"...we should pass over all biographies of 'the good and the great,' while we search carefully the slight records of wretches who died in prison, in Bedlam, or upon the gallows."
~Edgar Allan Poe

Wednesday, May 27, 2015

Newspaper Clipping of the Day

On February 23, 1967, the "Syracuse Post-Standard" covered the story of a mini-Tunguska event that took place in New York state.

Early on the morning of November 13 of the previous year, a pit about 9 feet wide and 2 feet deep was discovered on the farm of Howard Lacey of Venice Center, in Cayuga County. There had been reports of a loud "sonic boom" or "explosion" the previous night, at about 12:30 a.m. One person reported seeing a "bright white light" in the sky about an hour before the noise was heard.

The hole was examined by state police, members of the Air Force, several scientists, and a host of looky-loos, but no one was able to determine what had caused it. Ralph J. Turner, an assistant professor of architecture at Syracuse University, said there was "no direct evidence" that the pit was of meteoric origin. He added, "There is no definite evidence that it was a hoax or of dynamite origin. No order or remains characteristic of that were found. At this time its origin is enigmatic. It does seem safe to say that it was formed by some sort of explosion."

Professor of Geology Ernest H. Muller threw up his hands, reporting that he had "no further conclusions," and "no conclusive evidence to prove it had extraterrestrial origins." Turner noted that the meteorite "would have to be of a size not commonly found...just big enough to get through the earth's atmosphere without disintegrating and large enough to still cause an explosion."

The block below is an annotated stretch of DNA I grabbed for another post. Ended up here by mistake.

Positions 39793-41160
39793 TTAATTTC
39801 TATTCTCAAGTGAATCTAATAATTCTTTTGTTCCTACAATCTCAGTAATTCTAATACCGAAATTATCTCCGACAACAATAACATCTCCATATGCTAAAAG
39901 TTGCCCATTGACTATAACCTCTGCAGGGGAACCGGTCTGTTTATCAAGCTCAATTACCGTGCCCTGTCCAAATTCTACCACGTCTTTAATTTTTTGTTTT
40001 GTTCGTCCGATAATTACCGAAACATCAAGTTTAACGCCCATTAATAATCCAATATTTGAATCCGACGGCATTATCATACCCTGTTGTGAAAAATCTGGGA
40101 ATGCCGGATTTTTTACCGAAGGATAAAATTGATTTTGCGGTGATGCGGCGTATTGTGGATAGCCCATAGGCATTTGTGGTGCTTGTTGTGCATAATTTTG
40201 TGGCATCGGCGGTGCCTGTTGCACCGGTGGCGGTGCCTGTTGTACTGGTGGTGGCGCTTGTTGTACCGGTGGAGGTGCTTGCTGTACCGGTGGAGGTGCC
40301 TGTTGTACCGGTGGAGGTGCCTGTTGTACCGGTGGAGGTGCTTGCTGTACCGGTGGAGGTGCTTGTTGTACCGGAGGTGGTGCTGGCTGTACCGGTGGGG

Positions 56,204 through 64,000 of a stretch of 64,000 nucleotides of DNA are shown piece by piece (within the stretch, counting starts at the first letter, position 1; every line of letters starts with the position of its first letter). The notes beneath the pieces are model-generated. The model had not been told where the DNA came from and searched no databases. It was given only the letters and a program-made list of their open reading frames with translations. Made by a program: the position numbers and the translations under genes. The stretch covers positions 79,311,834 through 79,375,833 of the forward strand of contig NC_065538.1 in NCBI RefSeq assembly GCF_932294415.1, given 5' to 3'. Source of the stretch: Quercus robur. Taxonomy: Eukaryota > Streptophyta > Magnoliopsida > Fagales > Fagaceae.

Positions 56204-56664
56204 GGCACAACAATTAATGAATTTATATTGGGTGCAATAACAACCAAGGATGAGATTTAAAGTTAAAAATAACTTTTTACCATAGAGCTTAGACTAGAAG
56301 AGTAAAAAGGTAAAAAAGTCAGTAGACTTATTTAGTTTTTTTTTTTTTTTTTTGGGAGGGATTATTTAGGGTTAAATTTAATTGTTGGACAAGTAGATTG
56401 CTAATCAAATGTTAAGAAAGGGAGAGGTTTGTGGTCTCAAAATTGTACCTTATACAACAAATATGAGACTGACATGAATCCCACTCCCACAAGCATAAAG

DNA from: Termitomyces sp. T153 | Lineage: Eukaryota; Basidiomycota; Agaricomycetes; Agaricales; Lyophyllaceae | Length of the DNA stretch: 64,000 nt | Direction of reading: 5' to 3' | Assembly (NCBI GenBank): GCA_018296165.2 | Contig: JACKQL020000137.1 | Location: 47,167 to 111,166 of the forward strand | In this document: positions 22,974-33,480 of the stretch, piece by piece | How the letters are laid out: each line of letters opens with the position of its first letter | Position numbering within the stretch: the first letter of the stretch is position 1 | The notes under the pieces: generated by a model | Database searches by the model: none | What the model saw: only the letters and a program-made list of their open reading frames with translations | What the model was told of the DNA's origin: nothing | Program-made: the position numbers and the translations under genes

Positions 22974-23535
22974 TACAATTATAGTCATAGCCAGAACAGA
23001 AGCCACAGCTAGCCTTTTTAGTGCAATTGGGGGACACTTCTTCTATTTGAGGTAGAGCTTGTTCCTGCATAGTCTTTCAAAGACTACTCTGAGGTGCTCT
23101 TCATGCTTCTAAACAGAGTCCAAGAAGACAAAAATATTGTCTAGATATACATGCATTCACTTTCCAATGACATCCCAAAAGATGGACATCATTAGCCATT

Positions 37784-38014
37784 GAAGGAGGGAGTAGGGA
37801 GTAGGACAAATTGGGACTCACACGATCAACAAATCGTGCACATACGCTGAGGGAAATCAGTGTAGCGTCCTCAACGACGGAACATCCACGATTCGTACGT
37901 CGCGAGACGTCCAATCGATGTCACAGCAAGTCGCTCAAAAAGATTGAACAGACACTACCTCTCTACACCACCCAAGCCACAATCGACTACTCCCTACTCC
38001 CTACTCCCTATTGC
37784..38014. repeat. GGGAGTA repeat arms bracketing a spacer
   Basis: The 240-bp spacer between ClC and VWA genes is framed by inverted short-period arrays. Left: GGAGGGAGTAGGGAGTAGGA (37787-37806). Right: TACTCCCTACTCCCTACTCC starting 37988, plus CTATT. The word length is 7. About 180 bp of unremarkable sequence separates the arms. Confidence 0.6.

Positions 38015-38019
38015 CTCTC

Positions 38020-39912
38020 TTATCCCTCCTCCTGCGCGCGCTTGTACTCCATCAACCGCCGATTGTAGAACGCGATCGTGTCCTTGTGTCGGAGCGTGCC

So there the matter rested...until exactly one year later. On the night of November 12, 1967, the exact same thing happened: an ear-splitting explosion in the middle of the night, followed by the discovery of a large crater on Lacey's farm. Again, the usual band of curiosity-seekers and professional eggheads examined the site, and again they went away scratching their heads.

On the night of November 12, 1968, the whatever-it-was put on a third performance: Loud boom, big crater. And everyone was still baffled about what was causing the damn things. An army ordnance expert could find no trace of an explosive device in any of the craters. An investigator from the Air Force went over the area with a Geiger counter but found no radiation. A geologist from Cornell took soil samples and found "absolutely no traces of any known man-made explosives." The state police said the craters were definitely not man-made.

So, was it an unusual variety of meteorite? An unusually clever hoax? Flying saucers?? No one knew for sure, although one local woman who believed in space aliens formed a UFO club aimed at solving the mystery.

By early November of 1969, great anticipation was building to see if there would be another encore.

Well, anticipated by everyone but Lacey himself. The "Oneonta Star" for November 11 quoted him as grumbling that "It's really getting to be a little monotonous...I even hope it doesn't happen this year."

As November 12, 1969 drew near, people came from all across the country to camp out on Lacey's farm to see the expected show.

So, of course, nothing happened. No explosion, no crater, nothing. And it never returned. As far as I can tell, the annual mystery blast, like the "Poe Toaster," departed for good without anyone ever solving the riddle of its existence.

1 comment:

  1. That's a puzzler. I wonder if any of the rubber-neckers would have been 'displaced' by sitting on the wrong spot if another explosion had occurred. And I like that "Ralph J. Turner, an assistant professor of architecture at Syracuse University" was called in. I guess the professor of macro-economics was busy that day.


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